Calculation of Station-Representative Isotropic Receiver Functions

  • Seongryong Kim
  • Junkee RhieEmail author


The estimation of one-dimensional (1-D) isotropic structures is routine work in most receiver function (RF) analyses that generally use a reference radial RF (RRF) for each station. However, the assumption of negligible back-azimuthal dependencies in a set of RRFs for a station may not be valid because of anisotropic layering, dipping structures, or incorrect sensor orientations. This work presents a comprehensive procedure to obtain a station-representative isotropic RRF, which can be applied automatically to prepare RRF data. The method incorporates a harmonic stripping method with a grid-search for sensor orientations. An optimum angle for the sensor orientation is determined by searching for the angle that minimizes the energy in the tangential component RF (TRF). For each searched angle, possible effects by anisotropy and dipping structures are iteratively suppressed by an inversion process to exclude two- and four-robe back-azimuthal patterns. The performance of the method was first confirmed with a test using a set of highly noisy composite RRFs and TRFs. The method was then applied to RF data from the southern Korean Peninsula and southwestern Japan. Obtained isotropic RRFs and measured station orientations were found to be reliable in comparisons with results from neighboring stations and previous studies. As an automatized routine pre-process, the obtained isotropic RRF data are particularly useful for estimating 1-D isotropic structures in migration or inversion studies, which are potentially affected by back-azimuthal dependencies in RF data calculated through conventional averaging methods.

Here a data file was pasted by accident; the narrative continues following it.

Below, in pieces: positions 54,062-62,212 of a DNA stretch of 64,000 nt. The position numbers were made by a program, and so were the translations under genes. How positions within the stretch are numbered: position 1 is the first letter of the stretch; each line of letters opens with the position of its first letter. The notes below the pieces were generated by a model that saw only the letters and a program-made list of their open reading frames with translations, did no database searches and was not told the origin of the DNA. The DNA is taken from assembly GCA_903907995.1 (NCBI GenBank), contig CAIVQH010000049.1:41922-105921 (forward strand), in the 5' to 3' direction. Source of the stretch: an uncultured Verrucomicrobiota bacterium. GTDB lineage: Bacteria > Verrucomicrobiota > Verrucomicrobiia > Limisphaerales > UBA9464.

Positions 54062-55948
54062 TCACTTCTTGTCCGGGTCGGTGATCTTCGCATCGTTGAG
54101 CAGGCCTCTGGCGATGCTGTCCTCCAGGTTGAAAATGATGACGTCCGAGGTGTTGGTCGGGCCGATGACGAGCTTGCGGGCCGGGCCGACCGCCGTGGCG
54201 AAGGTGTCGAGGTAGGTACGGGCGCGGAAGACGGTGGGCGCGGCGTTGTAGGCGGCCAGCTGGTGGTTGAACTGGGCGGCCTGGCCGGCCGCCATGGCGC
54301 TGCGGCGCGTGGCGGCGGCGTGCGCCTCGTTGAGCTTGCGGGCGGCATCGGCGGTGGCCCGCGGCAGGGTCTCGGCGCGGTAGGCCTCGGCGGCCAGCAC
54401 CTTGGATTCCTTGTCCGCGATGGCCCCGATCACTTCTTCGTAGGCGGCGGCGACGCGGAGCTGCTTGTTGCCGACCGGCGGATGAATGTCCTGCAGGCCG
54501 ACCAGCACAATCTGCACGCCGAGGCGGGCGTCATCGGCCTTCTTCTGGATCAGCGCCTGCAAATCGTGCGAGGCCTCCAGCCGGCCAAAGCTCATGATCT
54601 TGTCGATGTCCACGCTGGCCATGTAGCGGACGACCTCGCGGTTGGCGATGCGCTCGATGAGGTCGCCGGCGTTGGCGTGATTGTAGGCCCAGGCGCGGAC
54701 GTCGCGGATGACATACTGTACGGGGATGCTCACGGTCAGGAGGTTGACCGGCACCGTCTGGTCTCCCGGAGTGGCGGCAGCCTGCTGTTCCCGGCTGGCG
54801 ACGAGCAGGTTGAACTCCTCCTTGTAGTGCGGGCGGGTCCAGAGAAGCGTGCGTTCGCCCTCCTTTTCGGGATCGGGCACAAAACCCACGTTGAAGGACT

Isotropic receiver function harmonic stripping station orientation Korean Peninsula F-net 



The authors are appreciative of Benoit Tauzin and Jung-Ung Woo for valuable discussions about the method. This work was supported by the Korea Institute of Energy Technology Evaluation and Planning (KETEP) and the Ministry of Trade, Industry & Energy (MOTIE) of the Republic of Korea (No. 20132510100060). We used data from broadband stations operated by the Korea Institute of Geoscience and Mineral Resources, Korea Meteorological Administration, and F-net.


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© Springer Nature Switzerland AG 2019

Authors and Affiliations

  1. 1.School of Earth and Environmental SciencesSeoul National UniversitySeoulRepublic of Korea
  2. 2.Department of Geology and Earth Environmental SciencesChungnam National UniversityDaejeonRepublic of Korea

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